Updated from 1:02 p.m. EST

By now everyone knows that Advanced Micro Devices ( AMD) and Intel ( INTC) are engaged in a cutthroat price war.

And the deleterious effect of this competition on each company's income statement has been well documented in successive rounds of disappointing earnings reports.

Yet each new quarterly miss seems to come as a complete surprise -- including, it now appears, to AMD's own management.

It was only a month ago that AMD hosted its analysts' conference day in New York, and indicated that the company was shooting for roughly 50% gross margins in 2007, with longer-term margin goals running as high as 56%.

Management still contends that the company is on track for 50% profit margins in 2007. But the fact that management either did not see, or did not warn, that fourth-quarter margins had crumbled to 40% reinforced the impression on Wall Street that the price war has spiraled out of control.

"I can't say why just a month ago they couldn't have better forecasted the upcoming quarter that was ending in a couple weeks," says Romeo Dator, co-manager of US Global Investors' All American Equity Fund.

This poor visibility into margins doesn't give him confidence that the chipmaker has a grasp on pricing and validates his decision to stay out of the microprocessor sector altogether.

"If they can't do two weeks, how can they forecast three months for the March quarter?" wonders Dator.

In midday trading Wednesday, shares of AMD skidded nearly 8%, or $1.34, to $16.17; earlier, the shares set an intraday 52-week low of $15.93.

One Wall Street analyst went as far as labeling AMD's fourth quarter "surreal."

"AMD is getting hit with problems on a multitude of fronts exacerbated by management's apparent naiveté, stubbornness and/or hubris," wrote Nollenberger Capital Partners' Hans Mosesmann, who has a sell rating on the stock.

Even more-optimistic AMD followers threw in the towel, with Credit Suisse, Friedman Billings and American Technology Research downgrading their ratings on AMD to underperform or sell.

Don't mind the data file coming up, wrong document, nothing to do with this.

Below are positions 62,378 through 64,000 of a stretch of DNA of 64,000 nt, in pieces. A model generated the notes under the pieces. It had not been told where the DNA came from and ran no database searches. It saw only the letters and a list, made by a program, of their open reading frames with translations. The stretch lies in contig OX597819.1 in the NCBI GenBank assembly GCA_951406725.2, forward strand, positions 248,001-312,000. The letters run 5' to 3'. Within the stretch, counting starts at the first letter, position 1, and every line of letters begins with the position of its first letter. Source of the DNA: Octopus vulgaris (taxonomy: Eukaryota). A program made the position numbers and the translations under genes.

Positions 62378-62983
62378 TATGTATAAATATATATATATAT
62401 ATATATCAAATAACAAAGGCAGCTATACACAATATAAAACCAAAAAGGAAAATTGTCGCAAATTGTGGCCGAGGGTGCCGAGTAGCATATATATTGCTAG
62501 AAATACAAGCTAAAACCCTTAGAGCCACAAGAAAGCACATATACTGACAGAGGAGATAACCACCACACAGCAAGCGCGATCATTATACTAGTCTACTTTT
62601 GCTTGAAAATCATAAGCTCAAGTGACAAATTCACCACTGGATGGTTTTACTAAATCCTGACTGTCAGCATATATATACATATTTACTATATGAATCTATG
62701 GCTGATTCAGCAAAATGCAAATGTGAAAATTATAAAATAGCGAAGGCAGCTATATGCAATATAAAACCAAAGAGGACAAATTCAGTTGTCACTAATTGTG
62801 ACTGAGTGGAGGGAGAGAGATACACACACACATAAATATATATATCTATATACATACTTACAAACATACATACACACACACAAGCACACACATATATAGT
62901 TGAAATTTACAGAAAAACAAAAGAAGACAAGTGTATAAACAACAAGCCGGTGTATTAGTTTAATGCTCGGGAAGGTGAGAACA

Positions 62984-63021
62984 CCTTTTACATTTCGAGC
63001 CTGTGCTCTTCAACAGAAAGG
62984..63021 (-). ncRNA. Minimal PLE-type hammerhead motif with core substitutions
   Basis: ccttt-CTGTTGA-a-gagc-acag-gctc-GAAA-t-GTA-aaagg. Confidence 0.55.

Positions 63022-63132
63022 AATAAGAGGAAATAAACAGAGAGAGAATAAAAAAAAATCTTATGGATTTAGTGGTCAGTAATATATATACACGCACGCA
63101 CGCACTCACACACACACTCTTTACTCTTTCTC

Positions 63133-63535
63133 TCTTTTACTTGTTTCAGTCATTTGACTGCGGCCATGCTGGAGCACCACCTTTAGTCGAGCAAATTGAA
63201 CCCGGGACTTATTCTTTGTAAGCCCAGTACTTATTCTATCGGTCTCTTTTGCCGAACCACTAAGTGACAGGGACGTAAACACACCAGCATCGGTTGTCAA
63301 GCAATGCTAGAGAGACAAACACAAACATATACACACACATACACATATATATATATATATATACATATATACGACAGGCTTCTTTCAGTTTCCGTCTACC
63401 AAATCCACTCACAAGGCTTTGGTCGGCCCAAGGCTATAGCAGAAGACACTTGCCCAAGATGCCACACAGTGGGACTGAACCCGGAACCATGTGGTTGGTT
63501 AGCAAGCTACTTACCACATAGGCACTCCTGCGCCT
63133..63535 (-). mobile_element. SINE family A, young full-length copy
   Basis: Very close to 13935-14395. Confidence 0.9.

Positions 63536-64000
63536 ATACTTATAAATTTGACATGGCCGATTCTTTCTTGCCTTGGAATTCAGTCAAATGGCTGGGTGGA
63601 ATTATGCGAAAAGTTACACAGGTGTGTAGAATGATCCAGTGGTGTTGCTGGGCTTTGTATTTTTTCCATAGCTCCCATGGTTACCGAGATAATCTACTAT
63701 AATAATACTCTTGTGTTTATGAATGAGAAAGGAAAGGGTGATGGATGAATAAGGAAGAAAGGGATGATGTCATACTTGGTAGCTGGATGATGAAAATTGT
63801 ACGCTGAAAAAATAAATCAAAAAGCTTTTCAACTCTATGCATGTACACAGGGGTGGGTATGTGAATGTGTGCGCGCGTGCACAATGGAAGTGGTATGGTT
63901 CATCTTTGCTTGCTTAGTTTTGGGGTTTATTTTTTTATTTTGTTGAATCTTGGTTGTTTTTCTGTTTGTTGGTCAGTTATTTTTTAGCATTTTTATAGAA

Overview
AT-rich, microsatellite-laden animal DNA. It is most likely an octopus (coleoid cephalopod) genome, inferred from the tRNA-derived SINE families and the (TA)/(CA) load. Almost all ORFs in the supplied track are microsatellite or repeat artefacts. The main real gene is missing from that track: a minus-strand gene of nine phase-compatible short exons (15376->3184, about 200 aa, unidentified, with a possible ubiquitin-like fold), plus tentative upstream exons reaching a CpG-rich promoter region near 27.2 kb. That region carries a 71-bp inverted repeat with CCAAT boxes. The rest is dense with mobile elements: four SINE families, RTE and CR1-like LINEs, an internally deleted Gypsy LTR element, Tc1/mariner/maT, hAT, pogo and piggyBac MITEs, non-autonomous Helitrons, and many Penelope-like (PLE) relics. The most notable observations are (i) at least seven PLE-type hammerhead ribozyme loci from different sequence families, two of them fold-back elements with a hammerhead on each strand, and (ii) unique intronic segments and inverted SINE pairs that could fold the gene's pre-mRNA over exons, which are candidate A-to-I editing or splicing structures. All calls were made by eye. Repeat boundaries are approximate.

Earnings projections, which before Tuesday had called for AMD to record a profit in 2007, now forecast a year of red ink. And price targets on the stock were adjusted accordingly. Friedman Billings cut its price target for AMD to $10.

Adding to the worries is the $3.7 billion mountain of debt hanging over the company, $2.2 billion of which is due to the recent acquisition of graphics-chip maker ATI.

AMD has a couple of arrows in its quiver that should help the company in the coming months, including the transition to 65-nanometer chip production, which will put AMD on more equal footing with Intel when it comes to pricing, and a new quad-core processor, dubbed Barcelona, slated for release in the summer.

But these developments will take months, if not quarters, to have any impact on AMD's earnings, Stifel Nicolaus analyst Cody Acree wrote in a note to investors Wednesday.

In the meantime, AMD will have little ability to improve prices, said Acree, predicting "significant" losses until at least the middle of the year.

The one silver lining in AMD's fourth-quarter report was its notebook chip business, which saw sales surge 41% sequentially while experiencing a "modest" increase in average selling prices.

How tenable this notebook strength can be going forward remains unclear, particularly given AMD's struggle forecasting pricing.

In the capital-intensive chip business, where so many costs are fixed, profit margins are extremely sensitive to changes in product mix and price.

"If one comes down in a short period of time, that can really wreck your margins," says one tech investor, who asked to remain anonymous.

AMD CEO Hector Ruiz confessed in Tuesday's conference call that pricing competition was proving tougher than originally planned.

He also noted that while he was bullish on the long-term impact of Microsoft's ( MSFT) new Vista operating system, the first quarter could be "a little wacky."

Together, these statements suggest continuing uncertainty in AMD's prices and product mix, and consequently the company's profitability.

In the fourth quarter, the drama played out in server processors, where prices apparently collapsed late in the year, according to AMD.

As 2007 gets under way, there's no telling whether a similar fate awaits other parts of the business.

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